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On leaving

The following is a transcript of a talk I gave for an event held by the British Academy for Early Career Researchers (ECRs) on the 22nd of February, 2022. The event focussed on careers on life after academia and work beyond, and was structured by prompts from the event organiser (in bold):

What were the drivers for seeking work outside of academia

Hi. I’m Rhodri. I’m currently a Research Analyst at an asset management firm based in Edinburgh. I left academia in November of last year, so I’m still very much fresh out of the academy. Given that I’m no longer working in academia, I won’t be giving a power point presentation. One of the perks of leaving, I guess. Instead, I’ll be talking about why I left and my transition to the private sector.


Now, leaving academia is actually quite a difficult thing to talk about. I’m sure it is for most academics who decide to do so. Academia is an important part of who we are, or at least who we were.


To understand why I left, I have to first talk a little bit about my time in academia. I want to start with the highs, rather than the frustrating and, sometimes, painful lows.


So, prior to joining my firm, I spent around six years at the University of Edinburgh – beginning a PhD in October 2016 through to my final post as ESRC Postdoctoral Fellow in the Sociology of Science, which ended in October 2021.


I was very much in love with my research, which examined how scientific ideas develop, spread, and change over time, and how scientific fields emerge, grow, and decline over time. I was productive and reasonably successful. I published a dozen or so journal papers. I was fortunate enough to be able write and publish a book with MIT Press – The Matter of Facts, which is about how ideas develop in academia, but also about some of the problems with the current research system. I was able to win grant funding and was being put forward to submit further grants.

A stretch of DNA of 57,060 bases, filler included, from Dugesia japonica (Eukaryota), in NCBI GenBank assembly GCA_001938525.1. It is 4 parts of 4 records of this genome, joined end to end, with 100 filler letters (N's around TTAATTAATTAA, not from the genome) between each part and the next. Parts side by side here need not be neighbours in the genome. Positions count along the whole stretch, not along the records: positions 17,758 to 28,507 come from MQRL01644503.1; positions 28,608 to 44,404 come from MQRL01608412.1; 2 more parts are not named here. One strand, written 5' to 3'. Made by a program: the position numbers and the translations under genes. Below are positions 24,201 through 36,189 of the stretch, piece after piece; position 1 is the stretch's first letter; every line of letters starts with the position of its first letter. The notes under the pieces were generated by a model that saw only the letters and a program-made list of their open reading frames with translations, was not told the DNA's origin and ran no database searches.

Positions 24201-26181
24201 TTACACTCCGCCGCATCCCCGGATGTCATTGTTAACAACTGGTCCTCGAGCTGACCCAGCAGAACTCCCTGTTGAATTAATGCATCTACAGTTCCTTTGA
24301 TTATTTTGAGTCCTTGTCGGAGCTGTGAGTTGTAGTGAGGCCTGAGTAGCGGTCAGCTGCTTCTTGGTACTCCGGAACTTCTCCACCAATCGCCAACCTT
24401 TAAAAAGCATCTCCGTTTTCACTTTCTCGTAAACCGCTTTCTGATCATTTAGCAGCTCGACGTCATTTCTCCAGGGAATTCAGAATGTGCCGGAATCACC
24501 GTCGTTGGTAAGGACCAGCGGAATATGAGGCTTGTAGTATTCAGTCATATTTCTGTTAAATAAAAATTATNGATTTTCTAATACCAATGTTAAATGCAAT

So, my decision to leave wasn’t because I didn’t love my research, and it wasn’t because I hadn’t been able to publish or attract funding.  


I also loved teaching. I taught hundreds of students as a tutor – and I was good. I won a Teaching Excellence Award in 2019 for my work tutoring undergraduates. I also guest lectured on several courses, and, in my last years, developed my own course teaching students in both the biomedical and social sciences how to systematically find and evaluate published evidence.


Whatever drove me to leave, it wasn’t because I couldn’t teach or because I didn’t want to.


So why did I leave?


Well, I’ve told you about the highs, about those aspects I’m still proud of. But my time in academia was hard and stressful. Academia became what I worked on during my contracted hours, what I did after work, and what I did at the weekend – leaving little room for much else. Like many, I felt pressure to work as much as possible, under the assumption that this would help secure a stable future. I believed that if I just worked hard in both research and teaching that I’d make it.


Unsurprisingly, I burnt out – or at least this is what I suspect happened. Burn out for me didn’t stop me working, but I found it increasingly hard to find pleasure in my work. The more I worked, the more anxious I became about securing stable employment – and this created a feedback loop whereby the more anxious I became, the more I worked.


By the last year at Edinburgh, all I could think about was securing a long-term position to take the stress off for a bit. I got it into my head that all I needed was a permanent position, and that this would fix all of my problems.


I applied for ten or so lectureships and long-term postdoctoral positions, but was unsuccessful in my applications. I applied primarily to positions in Scotland and the North of England, as my partner works in Edinburgh and loves her job. We didn’t have access to the money that would have allowed us to up sticks and travel too far, unless we could both be assured of stable jobs. And I felt I’d been selfish enough of the last few years in focussing on my research to possibly ask her to give her up career so that I could better pursue mine. This, of course, limited severely the academic positions I could apply for.


I applied for a few lectureship positions at Edinburgh for which I never received an invitation to interview, sent only a standard form letter that told me that I’d been unsuccessful. That they wouldn’t be giving feedback on my application. And, I quote here, that they ‘hope that I remain interested in working for us at some point”. Well, I’d worked there already for six years…thanks!


Given the lack of success in my job search, I was also preparing grant applications. I was put forward for the Leverhulme ECR Fellowship, but was ultimately unsuccessful in this bid – again, no feedback. I was then put forward for the ESRC New Investigator grant.